Heritage Law in Australia

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Oxford University Press, 2006 - Law - 334 pages
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Internationally, Australia has the most developed heritage jurisprudence because of the use of the World Heritage Convention in Federal and State disputes, and at the State and Territory level, the laws have achieved a rare consistency across the jurisdictions. Until now, however, there has been no comprehensive treatment of this subject. Heritage Law in Australia fills this gap. It is a clear and concise text that will be of use to anyone wanting a general overview of the development of heritage law in Australia. The text offers a systematic analysis of the range of natural and cultural heritage law by discussing heritage law not only by reference to a limited sets of Acts of the Australian Parliaments, the Heritage Acts, but as illustrating what is happening more generally in environmental law and regulation.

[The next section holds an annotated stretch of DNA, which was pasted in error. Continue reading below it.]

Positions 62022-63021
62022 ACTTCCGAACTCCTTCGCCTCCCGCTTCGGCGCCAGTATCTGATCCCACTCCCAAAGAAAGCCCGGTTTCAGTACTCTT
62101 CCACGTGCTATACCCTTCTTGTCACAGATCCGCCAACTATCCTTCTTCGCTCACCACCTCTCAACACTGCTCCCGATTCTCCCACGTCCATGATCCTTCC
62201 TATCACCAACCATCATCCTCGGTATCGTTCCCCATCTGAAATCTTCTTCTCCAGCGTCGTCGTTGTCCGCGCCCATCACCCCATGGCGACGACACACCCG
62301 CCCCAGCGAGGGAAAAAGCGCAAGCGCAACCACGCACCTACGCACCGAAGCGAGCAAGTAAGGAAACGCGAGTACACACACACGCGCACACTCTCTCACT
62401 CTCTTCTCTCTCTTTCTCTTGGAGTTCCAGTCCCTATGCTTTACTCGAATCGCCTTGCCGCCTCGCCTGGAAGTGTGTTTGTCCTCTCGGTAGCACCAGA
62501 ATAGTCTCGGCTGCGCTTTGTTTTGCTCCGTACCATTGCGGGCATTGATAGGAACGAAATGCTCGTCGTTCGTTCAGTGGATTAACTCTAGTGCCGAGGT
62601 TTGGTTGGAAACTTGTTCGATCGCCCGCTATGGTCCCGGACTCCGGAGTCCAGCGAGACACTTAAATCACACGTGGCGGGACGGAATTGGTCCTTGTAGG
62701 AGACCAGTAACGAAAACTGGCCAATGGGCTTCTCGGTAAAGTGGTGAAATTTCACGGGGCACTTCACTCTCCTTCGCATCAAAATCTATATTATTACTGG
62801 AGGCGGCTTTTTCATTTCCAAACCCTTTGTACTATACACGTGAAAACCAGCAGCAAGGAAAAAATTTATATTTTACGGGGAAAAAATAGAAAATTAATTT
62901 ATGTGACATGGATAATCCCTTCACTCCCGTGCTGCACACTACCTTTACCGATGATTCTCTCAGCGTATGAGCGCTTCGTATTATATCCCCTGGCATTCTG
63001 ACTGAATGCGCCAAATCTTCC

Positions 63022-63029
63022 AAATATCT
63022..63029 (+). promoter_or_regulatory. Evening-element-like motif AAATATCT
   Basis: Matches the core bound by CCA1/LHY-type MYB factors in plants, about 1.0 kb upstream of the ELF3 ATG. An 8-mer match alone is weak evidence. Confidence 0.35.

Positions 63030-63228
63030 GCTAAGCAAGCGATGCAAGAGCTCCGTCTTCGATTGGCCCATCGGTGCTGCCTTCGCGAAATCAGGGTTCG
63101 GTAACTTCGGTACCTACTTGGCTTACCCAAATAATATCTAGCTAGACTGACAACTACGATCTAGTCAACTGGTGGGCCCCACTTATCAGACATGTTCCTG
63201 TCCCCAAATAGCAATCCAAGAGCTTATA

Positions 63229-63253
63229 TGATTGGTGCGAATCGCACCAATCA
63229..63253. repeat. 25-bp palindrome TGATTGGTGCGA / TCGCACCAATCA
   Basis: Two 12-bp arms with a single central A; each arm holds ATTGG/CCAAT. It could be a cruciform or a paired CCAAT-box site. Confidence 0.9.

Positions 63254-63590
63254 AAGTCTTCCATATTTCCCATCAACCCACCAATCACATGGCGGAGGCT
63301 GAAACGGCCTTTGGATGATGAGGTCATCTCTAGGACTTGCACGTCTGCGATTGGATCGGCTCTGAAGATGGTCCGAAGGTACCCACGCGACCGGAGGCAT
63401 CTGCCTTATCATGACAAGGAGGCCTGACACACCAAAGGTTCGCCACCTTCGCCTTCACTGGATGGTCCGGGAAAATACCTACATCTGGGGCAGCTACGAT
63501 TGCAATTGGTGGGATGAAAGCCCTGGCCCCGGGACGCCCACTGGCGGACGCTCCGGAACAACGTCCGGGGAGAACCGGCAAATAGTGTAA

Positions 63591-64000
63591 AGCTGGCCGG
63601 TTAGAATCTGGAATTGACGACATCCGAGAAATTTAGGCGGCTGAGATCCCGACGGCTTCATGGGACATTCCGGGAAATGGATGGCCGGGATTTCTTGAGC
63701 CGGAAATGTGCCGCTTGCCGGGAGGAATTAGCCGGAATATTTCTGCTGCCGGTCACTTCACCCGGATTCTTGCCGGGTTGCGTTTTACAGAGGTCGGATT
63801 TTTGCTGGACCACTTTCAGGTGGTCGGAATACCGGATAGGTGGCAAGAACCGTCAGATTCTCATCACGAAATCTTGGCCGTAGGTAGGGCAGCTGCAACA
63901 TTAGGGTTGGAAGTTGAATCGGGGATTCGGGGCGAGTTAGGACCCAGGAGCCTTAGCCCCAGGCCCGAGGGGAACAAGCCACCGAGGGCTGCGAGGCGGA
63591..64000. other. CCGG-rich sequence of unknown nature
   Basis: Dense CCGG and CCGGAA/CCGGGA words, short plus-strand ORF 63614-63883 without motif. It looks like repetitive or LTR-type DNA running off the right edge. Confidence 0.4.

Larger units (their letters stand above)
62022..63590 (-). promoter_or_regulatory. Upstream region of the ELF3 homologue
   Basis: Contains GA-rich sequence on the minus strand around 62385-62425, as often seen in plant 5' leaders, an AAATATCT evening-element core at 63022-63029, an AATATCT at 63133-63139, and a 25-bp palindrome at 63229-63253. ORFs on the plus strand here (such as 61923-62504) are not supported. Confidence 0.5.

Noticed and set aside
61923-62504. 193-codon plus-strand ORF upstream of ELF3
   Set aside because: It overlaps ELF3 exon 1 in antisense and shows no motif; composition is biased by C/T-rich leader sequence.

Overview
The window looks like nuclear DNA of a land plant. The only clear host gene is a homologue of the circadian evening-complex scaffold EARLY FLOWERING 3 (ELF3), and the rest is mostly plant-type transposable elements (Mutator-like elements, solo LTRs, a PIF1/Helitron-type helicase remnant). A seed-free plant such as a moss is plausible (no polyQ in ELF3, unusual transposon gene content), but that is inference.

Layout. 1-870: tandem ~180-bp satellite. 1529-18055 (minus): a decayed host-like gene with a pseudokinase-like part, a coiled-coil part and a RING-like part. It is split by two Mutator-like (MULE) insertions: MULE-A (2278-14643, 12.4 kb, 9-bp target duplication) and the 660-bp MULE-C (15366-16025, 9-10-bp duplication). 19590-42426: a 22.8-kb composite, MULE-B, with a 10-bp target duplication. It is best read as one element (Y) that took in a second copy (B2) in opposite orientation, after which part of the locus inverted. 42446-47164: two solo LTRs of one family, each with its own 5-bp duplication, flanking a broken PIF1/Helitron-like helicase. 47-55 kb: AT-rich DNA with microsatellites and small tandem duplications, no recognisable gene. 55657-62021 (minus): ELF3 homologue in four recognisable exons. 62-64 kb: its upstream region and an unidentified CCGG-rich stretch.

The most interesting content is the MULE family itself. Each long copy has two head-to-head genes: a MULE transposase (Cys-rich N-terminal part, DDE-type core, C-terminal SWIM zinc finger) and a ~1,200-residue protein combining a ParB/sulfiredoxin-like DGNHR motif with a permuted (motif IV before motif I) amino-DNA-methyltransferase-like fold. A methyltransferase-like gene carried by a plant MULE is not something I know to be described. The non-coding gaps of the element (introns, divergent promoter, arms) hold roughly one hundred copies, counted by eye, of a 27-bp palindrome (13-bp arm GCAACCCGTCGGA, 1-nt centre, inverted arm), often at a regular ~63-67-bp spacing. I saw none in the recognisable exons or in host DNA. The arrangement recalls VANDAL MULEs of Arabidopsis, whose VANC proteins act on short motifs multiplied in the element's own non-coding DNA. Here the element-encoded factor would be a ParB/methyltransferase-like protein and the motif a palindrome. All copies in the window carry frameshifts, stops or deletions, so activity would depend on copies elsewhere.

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The World Heritage Convention in Australia

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